My husband Michael has been surfing for 50 years now. Surfing is far more than just something he does and loves, it is the essence of who he is. Many of his stories are of his surfing experiences, the lessons they have taught him and how they have served as a metaphor for life.
The experience he recounts below was written about five years ago when he was turning 60. As he now nears 65 he is still nowhere close to riding his “Last Wave” although like many of us at this age we have known some near and dear to us who have and often wonder why…
Its been on my mind a lot this summer- the Last Wave.
The One After Which There Are No More.
A confluence of events has caused me to think about that.
First, there’s turning 60. There’s something about crossing into the 7th decade that causes me to consider that “Never” might become “Someday” after all.
Then there’s my back- what a pain in the ass it’s been -literally. Apparently 50+ years of surfing and everything else that many years of living does, have caused the disc between my 3rd and 4th lumbar vertebrae to become (in the words of my surgeon) “a flat tire”.
Now this is not so bad in and of itself, but when the tire deflated, there was a nerve in the way. The resulting debilitation has kept me out of the water, and pretty much everything else, for the past 8 months, long enough for me to wonder if in fact I’d already ridden my Last Wave.
And finally there’s my friend. I’m pretty sure there’s a God, and I’m pretty sure that he/she/it has a plan for all of us. But when that plan causes a healthy, vital, completely alive father and husband to suddenly drop dead in his late 40s…well…I must say it completely passes my comprehension.
It was silly. He left one morning on a bike ride and just never returned. A stroke and he was gone- just like that. He didn’t surf, but I wondered if in his last split second of consciousness he knew that he’d just ridden his last wave, and if so, how he felt knowing there’d be no more.
Sometimes we’re given a gift however – when what we think is the “last wave” is faced and embraced, and then becomes the “first wave” of a new life.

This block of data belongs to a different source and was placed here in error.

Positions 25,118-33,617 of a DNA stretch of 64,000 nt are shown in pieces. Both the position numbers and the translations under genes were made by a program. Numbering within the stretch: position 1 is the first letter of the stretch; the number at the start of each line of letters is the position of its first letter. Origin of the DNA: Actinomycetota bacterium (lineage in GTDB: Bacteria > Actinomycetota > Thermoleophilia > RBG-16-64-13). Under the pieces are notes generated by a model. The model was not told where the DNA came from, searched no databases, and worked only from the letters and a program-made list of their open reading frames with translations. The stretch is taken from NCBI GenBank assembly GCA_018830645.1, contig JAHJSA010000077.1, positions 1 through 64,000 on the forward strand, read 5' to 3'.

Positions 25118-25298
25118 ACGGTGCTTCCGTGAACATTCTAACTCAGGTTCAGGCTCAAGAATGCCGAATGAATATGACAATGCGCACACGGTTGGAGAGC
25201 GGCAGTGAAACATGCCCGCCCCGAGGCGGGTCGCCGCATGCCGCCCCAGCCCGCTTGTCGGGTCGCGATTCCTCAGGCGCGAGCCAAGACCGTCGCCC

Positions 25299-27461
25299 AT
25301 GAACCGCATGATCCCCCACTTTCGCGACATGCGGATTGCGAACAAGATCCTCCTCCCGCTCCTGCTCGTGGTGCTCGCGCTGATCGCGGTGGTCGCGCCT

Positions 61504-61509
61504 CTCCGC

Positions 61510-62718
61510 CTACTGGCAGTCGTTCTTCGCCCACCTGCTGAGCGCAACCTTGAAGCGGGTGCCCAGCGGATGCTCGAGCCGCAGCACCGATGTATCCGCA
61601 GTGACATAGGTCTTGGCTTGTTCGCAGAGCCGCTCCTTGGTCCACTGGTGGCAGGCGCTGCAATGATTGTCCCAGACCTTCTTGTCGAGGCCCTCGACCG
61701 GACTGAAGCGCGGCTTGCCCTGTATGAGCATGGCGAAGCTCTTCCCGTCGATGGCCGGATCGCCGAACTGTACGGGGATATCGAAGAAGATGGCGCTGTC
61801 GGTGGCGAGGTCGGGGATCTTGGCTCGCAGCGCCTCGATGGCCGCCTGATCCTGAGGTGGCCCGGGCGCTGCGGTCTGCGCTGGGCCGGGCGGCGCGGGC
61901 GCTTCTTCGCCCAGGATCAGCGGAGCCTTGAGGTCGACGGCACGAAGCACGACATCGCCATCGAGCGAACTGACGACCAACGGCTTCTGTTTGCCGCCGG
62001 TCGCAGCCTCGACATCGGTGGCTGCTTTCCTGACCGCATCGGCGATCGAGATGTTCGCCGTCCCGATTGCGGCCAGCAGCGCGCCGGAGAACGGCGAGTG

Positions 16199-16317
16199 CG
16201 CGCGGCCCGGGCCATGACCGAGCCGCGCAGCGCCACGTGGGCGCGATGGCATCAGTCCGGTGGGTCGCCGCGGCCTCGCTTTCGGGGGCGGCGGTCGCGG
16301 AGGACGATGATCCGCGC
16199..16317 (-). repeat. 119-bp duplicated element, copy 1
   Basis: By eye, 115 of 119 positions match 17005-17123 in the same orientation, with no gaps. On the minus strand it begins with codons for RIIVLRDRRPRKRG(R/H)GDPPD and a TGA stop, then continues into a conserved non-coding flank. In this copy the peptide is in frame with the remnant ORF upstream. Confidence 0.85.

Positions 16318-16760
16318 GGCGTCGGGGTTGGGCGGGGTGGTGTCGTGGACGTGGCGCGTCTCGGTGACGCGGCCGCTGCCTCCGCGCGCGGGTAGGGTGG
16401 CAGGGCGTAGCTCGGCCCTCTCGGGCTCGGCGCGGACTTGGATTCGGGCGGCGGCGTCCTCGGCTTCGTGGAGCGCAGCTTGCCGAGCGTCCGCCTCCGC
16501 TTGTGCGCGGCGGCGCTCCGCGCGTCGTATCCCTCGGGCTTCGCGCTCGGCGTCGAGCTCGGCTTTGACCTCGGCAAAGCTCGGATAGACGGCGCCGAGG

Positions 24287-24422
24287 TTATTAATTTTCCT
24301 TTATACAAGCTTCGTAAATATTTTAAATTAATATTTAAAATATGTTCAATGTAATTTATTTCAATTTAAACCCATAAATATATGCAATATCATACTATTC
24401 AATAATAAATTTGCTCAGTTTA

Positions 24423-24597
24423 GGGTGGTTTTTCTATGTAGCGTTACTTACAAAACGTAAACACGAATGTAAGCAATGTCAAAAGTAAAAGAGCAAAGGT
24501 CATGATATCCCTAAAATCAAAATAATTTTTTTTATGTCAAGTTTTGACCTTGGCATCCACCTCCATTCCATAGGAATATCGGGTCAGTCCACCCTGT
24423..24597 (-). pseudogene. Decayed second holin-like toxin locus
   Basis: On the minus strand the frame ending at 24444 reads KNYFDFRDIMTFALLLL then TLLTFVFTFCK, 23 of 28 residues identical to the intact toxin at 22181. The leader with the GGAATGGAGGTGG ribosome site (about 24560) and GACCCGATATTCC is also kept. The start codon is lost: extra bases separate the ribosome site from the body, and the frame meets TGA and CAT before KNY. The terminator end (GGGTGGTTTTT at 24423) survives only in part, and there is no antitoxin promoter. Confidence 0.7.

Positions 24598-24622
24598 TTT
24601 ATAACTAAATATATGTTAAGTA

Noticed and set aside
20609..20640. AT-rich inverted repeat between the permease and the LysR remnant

For me it was a cold, grey June morning, several years back. The surf (as it usually is at that time of the year in my part of the world) was- in a word- “shitty”. In fact it was worse than that, it was dispiriting. The flat sky, the cold water, the onshore wind, the crappy little 1-2 foot windswell.
I was going surfing, fully aware that I might be about to ride my Last Wave. You see, the cancer that had taken root in my body had reached the point where either it had to die or I did. I was scheduled for major surgery the next day, and the odds were… well, the odds.
So I paddled out.
I remember how cold the water felt, and how salty it tasted.
I sat alone and felt the wind in my face.
The waves I caught were so small and weak that I couldn’t even stand up on most of them- just bellyboarded them in.
I was of course completely alone. Nobody else was out. Nobody else needed to be.
And why was I, exactly?
I could have done any number of things on that day.
Written letters to friends and relatives.
Spent time with my children.
Reviewed my will.
But I went surfing instead.
Because I love it. Pure and simple.
Surfing isn’t just something I do, it’s what I am. The thing before all other things in me.
And I was damned sure that if this were to be the last time, and I were about to cease existence, I was going to be fully and completely aware and conscious of it.
So I surfed.
It was cold and grey and crappy and I was scared and I cried and I surfed.
And with every wave I caught, every grain of sand between my toes, every piece of kelp stuck in my hair, every salt crystal in my eye, I affirmed that love and the consciousness and the connection it created.
The me it created.
And I left the water with a kind of peace, knowing that I had somehow done the right thing.
I was at my friend’s memorial today, along with hundreds of others. I listened as his mother, his brother, his son and his friends brought him alive one more time before laying him to rest. I was struck by how rich his life had been and how many people he had touched.
One line in all the remembrances particularly struck me. It was in a letter his wife had written to him upon his passing. She said: “You knew what to love.”
I believe knowing what to love makes us who we are.
And knowing that we love lifts us to heaven.
If only we will remember.
Lucky for him, he has tethers connecting him back to the (so called) Real World…:
He lives in the world’s most beautiful place.
He’s in love with the world’s most beautiful woman.
He’s the father of the world’s most incredible girls. He’s been paid to do what he was born to do. And he’s retired! So he has the time, energy and inclination to create every day. He also has the time, energy and inclination not to. He’s a surfer, not a bowler. He plays guitar and sings in a little bar a half block from his house. And sometimes people put bread in his jar.
He almost died…from pancreatic cancer- that’s a bad one.
His family is as dysfunctional as yours. He has faced black despair.
Sometimes he has no idea what he’s doing here, or why he’s been given this gift of life and love and learning and laughter.
But like the man said: “Only that day dawns to which we are awake.”
And he is so grateful to be awake.
And awakening. Right Now.